The Eight Immortals are considered to be signs of prosperity and longevity, so they are popular themes in ancient art. They were frequent adornments on celadon vases. They were also common in sculptures owned by the nobility. Their most common appearance, however, was in paintings Many silk paintings, wall murals, and wood block prints remain of the eight immortals. They were often depicted either together in one group, or alone to give more homage to that specific immortal.
An interesting feature of early Eight Immortal artwork is that they are often accompanied by jade hand maidens, commonly depicted servants of the higher ranked deities, or other images showing great spiritual power. This shows that early on the Eight Immortals quickly became eminent figures of the Taoist religion, and had great importance We can see this importance is only heightened in the Ming dynasty and Qing dynasties. During these dynasties, the Eight Immortals are very frequently associated with other prominent spiritual deities in artwork. There are numerous paintings with them and the Three Stars (the gods of longevity, emolument, and good fortune) together. Also, other deities of importance, such as the Queen Mother of the West, are commonly seen in the company of the Eight Immortals.
The artwork of the Eight Immortals isn’t limited to paintings or other visual arts. They are quite prominent in written works too. Authors and playwrights wrote numerous stories and plays on the Eight Immortals. One famous story that has been rewritten many times and turned into several plays (the most famous written by Mu Zhiyuan in the Yuan dynasty) is The Yellow-Millet Dream, which is the story of how Lu Dòngbin met Zhongli Quan and began his path to immortality.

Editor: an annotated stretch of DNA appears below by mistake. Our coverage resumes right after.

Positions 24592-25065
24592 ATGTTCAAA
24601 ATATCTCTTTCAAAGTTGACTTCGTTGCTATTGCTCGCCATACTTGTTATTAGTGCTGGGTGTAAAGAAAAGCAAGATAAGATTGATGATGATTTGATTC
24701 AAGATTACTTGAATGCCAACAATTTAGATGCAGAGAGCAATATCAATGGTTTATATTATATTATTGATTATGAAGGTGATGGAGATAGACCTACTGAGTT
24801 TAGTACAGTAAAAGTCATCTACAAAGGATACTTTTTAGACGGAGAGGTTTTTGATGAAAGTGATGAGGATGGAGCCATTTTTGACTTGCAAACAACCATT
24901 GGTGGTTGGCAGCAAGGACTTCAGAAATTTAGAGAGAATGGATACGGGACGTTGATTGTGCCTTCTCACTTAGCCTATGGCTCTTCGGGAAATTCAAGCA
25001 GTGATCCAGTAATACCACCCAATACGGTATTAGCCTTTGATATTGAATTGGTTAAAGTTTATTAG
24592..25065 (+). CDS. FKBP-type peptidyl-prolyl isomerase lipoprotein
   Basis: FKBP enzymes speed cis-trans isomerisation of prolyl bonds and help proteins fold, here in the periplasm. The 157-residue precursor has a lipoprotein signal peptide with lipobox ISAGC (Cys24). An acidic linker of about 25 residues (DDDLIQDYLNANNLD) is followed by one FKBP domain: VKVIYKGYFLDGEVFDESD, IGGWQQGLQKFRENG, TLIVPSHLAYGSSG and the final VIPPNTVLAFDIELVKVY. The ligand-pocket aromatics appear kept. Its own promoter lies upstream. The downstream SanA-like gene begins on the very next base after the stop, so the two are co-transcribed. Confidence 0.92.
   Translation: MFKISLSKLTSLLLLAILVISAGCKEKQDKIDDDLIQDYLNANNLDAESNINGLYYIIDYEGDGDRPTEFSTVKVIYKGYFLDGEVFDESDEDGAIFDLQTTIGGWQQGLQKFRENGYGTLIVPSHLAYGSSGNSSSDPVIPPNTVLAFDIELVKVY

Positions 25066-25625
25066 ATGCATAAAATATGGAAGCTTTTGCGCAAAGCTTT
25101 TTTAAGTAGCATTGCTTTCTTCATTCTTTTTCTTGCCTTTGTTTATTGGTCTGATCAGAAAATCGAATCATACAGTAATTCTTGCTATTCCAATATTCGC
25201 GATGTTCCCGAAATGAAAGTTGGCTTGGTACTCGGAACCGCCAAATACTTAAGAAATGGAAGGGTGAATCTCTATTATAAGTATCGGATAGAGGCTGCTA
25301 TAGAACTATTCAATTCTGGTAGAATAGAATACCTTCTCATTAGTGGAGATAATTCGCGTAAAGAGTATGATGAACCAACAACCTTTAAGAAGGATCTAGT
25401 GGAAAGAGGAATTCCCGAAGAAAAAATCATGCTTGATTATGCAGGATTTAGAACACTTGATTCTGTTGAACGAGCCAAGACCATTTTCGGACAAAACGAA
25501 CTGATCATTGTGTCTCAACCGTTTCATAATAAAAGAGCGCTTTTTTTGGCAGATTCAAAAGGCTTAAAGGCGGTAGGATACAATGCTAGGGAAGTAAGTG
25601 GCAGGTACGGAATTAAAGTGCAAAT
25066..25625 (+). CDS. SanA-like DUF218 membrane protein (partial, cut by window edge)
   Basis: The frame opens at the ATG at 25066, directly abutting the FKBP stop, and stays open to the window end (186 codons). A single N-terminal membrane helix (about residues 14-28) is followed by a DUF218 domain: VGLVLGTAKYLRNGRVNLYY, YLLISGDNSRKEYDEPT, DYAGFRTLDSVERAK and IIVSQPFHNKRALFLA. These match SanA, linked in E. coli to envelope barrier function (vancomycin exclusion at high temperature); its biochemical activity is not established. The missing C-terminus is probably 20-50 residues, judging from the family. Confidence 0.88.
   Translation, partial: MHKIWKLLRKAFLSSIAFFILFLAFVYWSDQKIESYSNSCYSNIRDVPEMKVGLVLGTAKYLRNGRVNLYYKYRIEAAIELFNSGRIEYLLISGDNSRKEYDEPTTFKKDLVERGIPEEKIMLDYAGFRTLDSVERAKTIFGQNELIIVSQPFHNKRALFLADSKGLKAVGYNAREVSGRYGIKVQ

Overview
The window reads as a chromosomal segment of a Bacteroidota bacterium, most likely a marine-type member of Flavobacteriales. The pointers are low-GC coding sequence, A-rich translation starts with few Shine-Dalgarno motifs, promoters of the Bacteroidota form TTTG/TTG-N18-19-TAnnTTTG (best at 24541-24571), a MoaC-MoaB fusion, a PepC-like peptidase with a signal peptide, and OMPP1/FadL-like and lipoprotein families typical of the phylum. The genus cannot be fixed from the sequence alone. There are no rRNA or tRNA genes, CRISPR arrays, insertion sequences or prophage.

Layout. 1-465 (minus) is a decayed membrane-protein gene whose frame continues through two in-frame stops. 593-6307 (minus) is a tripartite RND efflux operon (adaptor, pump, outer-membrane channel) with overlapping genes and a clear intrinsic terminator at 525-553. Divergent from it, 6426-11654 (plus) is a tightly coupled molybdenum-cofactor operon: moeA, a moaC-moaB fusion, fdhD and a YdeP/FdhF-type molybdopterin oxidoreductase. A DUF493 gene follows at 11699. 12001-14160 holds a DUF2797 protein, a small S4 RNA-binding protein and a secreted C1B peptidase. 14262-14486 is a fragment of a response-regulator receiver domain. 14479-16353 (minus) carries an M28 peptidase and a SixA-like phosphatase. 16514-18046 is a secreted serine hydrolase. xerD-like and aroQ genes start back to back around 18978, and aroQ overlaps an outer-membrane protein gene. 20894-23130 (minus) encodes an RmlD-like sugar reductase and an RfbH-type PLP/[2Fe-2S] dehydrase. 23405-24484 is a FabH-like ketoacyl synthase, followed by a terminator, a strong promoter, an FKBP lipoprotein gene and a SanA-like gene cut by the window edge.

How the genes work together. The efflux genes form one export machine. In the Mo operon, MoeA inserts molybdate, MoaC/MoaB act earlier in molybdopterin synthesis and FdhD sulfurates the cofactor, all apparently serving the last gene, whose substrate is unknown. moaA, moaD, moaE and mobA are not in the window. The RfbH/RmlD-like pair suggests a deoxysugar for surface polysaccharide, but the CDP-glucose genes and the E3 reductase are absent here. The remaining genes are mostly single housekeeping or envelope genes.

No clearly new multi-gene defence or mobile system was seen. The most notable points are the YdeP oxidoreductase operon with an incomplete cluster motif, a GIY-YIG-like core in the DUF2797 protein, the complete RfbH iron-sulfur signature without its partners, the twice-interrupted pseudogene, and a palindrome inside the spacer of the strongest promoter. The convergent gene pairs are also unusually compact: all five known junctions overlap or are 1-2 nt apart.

The Eight Immortals crossing the sea, from Myths and Legends of China. Clockwise in the boat starting from the stern: He Xiangu, Han Xiang Zi, Lan Caihe, Li Tieguai, Lü Dongbin, Zhongli Quan, Cao Guojiu and outside the boat is Zhang Guo Lao.
The Immortals are the subject of many artistic creations, like paintings and sculptures. Examples of writings about them include:
The Yueyang Mansion («???» yuè yáng lòu) by Ma Zhiyuan (??? ma zhì yuan),
The Bamboo-leaved Boat («???» zhú yè chuán) by Fan Zi'an (??? fàn zi an), and
The Willow in the South of the City («???» chéng nán liu) by Gu Zijing (??? gu zi jìng).
The most significant of the writings is The Eight Immortals Depart and Travel to the East («???????» ba xian chu chù dong yoú jì) by Wu Yuantai (??? wú yuán taì) in Ming Dynasty.
There is another work in Ming, by an anonymous writer, called The Eight Immortals Cross the Sea («????» ba xian guò hai). It is about the Immortals on their way to attend the Conference of the Magical Peach (??? pán taó huì) and encountered an ocean. Instead of going across by their clouds, Lü Dongbin suggested that together, they should use their powers to get across. Stemming from this, the Chinese proverb "The Eight Immortals cross the sea, each reveals its divine power" (????,???? ~, gè xian shén tong) indicates the situation that everybody shows off their powers to achieve a common goal.
|Exact Size||5' X 8'2"|